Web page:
Thank you, Demi, for inspiring me to write this post.
Why do people apologize for everything these days? Saying “sorry” has replaced our form of communication. It is so ingrained in our speech that it can replace our hellos and goodbyes without a second thought.
“Sorry, I was sleeping before and didn’t answer your call”, “Sorry, my appointment is here, I have to let you go.” The other day I was at the security screening area at the airport, and the lady in front of me had four boxes, a coat, and her carry-on. She looked at me sheepishly, smiled, and apologized for having so many things to carry. I thought to myself- not only is it a huge load for you and to top it off, but you will also carry the extra burden of feeling bad for others having to wait the extra 20 seconds at the screening?
I used to apologize for EVERYTHING. Hence, why I am writing this post. “Sorry for the traffic”, “sorry for coming over and adding an extra coffee cup to the dishwasher”, etc. I would apologize for things that were my fault as much as for things that truly had nothing to do with me. Many of you may ask what is the big deal in apologizing? It’s a polite thing to do, isn’t it? I would say not. Apologizing to someone for something that is not your fault puts you at a disadvantage.
Sorry for not being perfect.
First, for all of you perfectionists out there- the expectation inherent in all that we do is “I must be flawless”. The result is that acting as though anything but perfect is considered a mistake, a nuisance, or a burden to the other person. Apologizing is externalizing the “I am not good enough” faulty thinking and inviting the other person to our ” I am not good enough” party. Not fun.
Apologizing for things out of our control creates a teeter-totter of power games. It puts you at a disadvantage and raises the other person’s sense of entitlement to feel as though what has happened is somehow your responsibility. This applies to all of our relationships and can become quite cumbersome if we begin to take responsibility for things that do not belong to us. For example, with our kids- if we apologize for feeling sick, the traffic making us late, not knowing an answer to a homework question, the rain canceling our plans, etc- we create this notion that 1. Somehow we cannot EVER make a mistake, and 2. Our kids have a right to be just as angry or upset with us as if we did it purposefully. If we constantly take responsibility for things that do not belong to us, we absolve our kids from their greatest lesson in life: To deal with life when it does not go according to their plan. This means that we are not raising resilient kids.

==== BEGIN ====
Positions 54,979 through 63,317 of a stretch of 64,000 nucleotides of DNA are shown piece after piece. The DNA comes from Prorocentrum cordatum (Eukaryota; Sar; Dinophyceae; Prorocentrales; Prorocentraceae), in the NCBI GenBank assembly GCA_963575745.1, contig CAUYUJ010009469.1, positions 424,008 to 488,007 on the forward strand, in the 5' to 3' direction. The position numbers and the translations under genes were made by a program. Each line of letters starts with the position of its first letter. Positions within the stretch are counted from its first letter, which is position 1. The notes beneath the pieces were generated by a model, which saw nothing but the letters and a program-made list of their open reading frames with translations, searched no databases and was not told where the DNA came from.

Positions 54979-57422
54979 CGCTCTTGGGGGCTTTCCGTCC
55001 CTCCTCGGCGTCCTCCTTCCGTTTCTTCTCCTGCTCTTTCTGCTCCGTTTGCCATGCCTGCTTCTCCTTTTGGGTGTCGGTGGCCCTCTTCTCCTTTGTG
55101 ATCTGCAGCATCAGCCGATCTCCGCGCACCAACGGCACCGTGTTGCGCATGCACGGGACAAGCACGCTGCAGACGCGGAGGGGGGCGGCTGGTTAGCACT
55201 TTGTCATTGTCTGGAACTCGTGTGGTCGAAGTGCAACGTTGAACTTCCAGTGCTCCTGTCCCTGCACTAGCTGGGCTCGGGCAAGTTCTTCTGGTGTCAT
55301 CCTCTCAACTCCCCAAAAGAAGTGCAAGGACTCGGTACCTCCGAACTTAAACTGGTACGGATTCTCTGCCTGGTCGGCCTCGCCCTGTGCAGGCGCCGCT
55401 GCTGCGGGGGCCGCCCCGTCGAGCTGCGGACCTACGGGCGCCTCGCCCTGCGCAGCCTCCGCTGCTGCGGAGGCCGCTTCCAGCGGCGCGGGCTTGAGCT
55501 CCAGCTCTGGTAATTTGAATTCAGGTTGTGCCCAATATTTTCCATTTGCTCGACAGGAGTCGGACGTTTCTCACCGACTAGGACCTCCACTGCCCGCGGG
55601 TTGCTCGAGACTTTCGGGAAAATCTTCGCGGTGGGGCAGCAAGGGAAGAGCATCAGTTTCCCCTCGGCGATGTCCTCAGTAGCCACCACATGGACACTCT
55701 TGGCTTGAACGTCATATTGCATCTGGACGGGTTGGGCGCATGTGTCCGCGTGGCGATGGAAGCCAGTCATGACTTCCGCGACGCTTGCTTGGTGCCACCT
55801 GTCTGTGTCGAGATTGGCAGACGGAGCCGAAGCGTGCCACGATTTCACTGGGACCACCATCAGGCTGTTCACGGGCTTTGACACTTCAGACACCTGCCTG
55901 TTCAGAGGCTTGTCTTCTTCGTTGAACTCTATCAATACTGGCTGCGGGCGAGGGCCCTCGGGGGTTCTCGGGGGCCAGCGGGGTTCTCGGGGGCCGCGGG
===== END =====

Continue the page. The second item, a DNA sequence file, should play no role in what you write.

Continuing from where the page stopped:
When we constantly apologize to our kids or in front of our kids to other people, we are indirectly teaching them how to relate to the world. Our kids may imitate us and apologize for the most mundane things (“I’m sorry that I moved while you shampooed my hair”) or will act as though we owe it to them to give them what they want now (I want another ice cream right now!) Most of us don’t want entitled brats or doormats as kids.
So, in my work both professionally and personally, I catch how often I say sorry for something that I really don’t need to be sorry for. At first, it was quite difficult, because I was an A+ student at apologizing. Now, it occurs less and less. During those moments when I would typically apologize, I take a moment and think of something else to say that conveys my feeling or not say anything at all. It’s working out quite well. I do sometimes slip up and that’s okay, it’s a process. I suggest you try it and not beat yourself up over it when you apologize. I work with parents who want to raise awesome kids. Sometimes, our guilt about other things gets in our way and we take more responsibility than we should for our kids. In our sessions, we work through this and the results are parents who are less burned out and kids who are better able to deal with their own problems.